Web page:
sabotage of space

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sabotage of space

Postby >-) » Thu Jun 06, 2013 11:44 pm UTC

for whatever reason, would it have been possible from the 1960s to 1990s to send multiple spacecraft up carrying nothing but scrap metal, and to have the cargo detonated so that space debris would be spread in near earth orbit rendering further space exploration near impossible?

i want to know if

it's possible to send up enough debris to make near earth orbit normally impossible?

and if there is anyway to circumvent debris by using thick sheilding or something similar?

thank you!

elasto
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Re: sabotage of space

Postby elasto » Fri Jun 07, 2013 1:23 am UTC

Space is big, but, yes, given how even a fleck of paint can do damage to an orbiting satellite due to the high speeds involved, it would certainly be possibly to generate enough detritus to make the half-life of satellites unacceptably low.

The Guardian wrote:More than half a century of sending objects into space has left the Earth surrounded by junk. Bits of long-dead satellites, spent rocket stages and other debris orbit the planet at almost 18,000 mph, each chunk a potential hazard to working satellites or astronauts.

The Swiss have a plan, however. Scientists at the Swiss space centre at EPFL, the federal institute for technology in Lausanne, want to send a "janitor satellite" into orbit, to sweep up debris and permanently remove it from orbit.

The SFr10m (£7m) satellite, called CleanSpace One, could launch within five years, according to EPFL.

Nasa keeps track of 16,000 pieces of orbiting junk that are larger than 10cm (4in) in diameter. There could be more than 500,000 measuring 1cm-10cm and many hundreds of millions of smaller ones.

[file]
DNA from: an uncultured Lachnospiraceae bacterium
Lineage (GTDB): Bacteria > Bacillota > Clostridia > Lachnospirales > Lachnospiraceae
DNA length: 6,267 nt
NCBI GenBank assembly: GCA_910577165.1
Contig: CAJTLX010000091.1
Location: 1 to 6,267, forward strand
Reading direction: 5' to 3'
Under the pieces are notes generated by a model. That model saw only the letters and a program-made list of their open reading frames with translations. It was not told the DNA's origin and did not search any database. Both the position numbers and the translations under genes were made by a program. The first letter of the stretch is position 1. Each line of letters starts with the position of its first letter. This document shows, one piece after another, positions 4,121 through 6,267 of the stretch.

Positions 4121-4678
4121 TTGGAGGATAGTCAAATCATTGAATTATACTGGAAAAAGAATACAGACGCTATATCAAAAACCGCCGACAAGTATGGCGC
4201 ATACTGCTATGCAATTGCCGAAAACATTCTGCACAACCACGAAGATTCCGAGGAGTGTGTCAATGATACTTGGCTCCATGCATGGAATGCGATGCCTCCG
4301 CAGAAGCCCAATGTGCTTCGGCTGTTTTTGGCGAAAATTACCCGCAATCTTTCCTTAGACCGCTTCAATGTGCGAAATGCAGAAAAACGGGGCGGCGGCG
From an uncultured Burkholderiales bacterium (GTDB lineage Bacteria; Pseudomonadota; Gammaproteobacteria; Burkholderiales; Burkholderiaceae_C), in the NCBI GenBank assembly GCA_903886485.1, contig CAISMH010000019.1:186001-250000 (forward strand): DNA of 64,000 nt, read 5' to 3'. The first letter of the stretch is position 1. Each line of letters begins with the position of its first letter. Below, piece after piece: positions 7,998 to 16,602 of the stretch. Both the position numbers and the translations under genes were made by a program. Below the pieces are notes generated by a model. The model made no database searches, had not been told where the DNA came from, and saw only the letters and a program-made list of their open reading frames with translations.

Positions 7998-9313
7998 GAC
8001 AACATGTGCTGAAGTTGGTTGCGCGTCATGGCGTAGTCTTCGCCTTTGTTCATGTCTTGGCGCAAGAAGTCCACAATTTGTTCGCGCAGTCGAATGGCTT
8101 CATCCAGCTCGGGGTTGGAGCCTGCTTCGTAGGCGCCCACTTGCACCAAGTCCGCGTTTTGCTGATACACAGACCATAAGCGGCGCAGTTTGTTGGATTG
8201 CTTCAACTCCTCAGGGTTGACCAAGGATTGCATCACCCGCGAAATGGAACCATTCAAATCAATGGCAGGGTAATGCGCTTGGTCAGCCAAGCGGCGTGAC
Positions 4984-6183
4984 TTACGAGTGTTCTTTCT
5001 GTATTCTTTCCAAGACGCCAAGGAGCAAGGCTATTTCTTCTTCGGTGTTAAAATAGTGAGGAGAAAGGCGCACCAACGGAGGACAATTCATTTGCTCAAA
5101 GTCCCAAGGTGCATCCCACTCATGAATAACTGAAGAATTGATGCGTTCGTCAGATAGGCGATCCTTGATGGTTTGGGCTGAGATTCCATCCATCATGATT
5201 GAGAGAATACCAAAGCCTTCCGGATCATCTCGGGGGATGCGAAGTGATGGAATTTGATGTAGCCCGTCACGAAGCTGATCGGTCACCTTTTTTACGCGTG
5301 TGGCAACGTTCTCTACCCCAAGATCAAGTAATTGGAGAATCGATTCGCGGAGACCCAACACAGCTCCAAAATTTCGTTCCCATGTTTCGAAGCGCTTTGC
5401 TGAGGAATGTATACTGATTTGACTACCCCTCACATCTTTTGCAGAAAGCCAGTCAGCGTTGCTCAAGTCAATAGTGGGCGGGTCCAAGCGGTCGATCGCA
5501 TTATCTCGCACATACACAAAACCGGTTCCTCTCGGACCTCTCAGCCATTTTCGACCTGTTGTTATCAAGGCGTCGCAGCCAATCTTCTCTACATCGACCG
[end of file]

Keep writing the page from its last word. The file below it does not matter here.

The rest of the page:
Even a small fragment of debris could severely damage (or even destroy) satellites or other spacecraft that collide with them, creating even more dangerous debris. The International Space Station has to regularly alter its orbit to avoid being hit by large bits of junk.

In February 2009, the US satellite Iridium-33 exploded when it accidentally hit Russia's long-abandoned Cosmos-2251 satellite.

"It has become essential to be aware of the existence of this debris and the risks that are run by its proliferation," said Claude Nicollier, an astronaut and EPFL professor.

CleanSpace One would match its trajectory to that of its target using an EPFL-designed ultra-compact motor. When it reaches its target, it will grab the junk with a gripping claw. At speeds of up to 18,000mph, this will not be an easy task, especially if the junk is rotating. CleanSpace One will then head back to Earth and burn up in the atmosphere, along with its attached junk.

For its first mission, EPFL will aim to bring down one of two abandoned Swiss satellites: the Swisscube picosatellite, which was launched into orbit in 2009, or the TIsat, launched in July 2010.

Russia's planned Mars moon probe never escaped Earth orbit after its November launch. Despite the efforts of Russian and European space agencies to contact it, it became one of the heaviest and most toxic pieces of space junk ever to crash to Earth.

"We want to offer and sell a whole family of readymade systems, designed as sustainably as possible, that are able to de-orbit several different kinds of satellites," said Volker Gass, the Swiss space centre's director, in a statement on the EPFL website.

"Space agencies are increasingly finding it necessary to take into consideration and prepare for the elimination of the stuff they're sending into space. We want to be the pioneers in this area."


link

At some point there could be a slow-motion 'critical mass chain-reaction' effect occur - where debris destroys satellites which creates more debris which destroys more satellites and so on.

Stuff like this doesn't help much either...

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Re: sabotage of space

Postby doogly » Fri Jun 07, 2013 2:38 am UTC

Eliminating near earth orbit would be tricky. If you send a single object at the right radius for geosynchrous orbit, but going the other direction, you would fuck up a huge amount of shit.
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Re: sabotage of space

Postby HungryHobo » Fri Jun 07, 2013 10:14 am UTC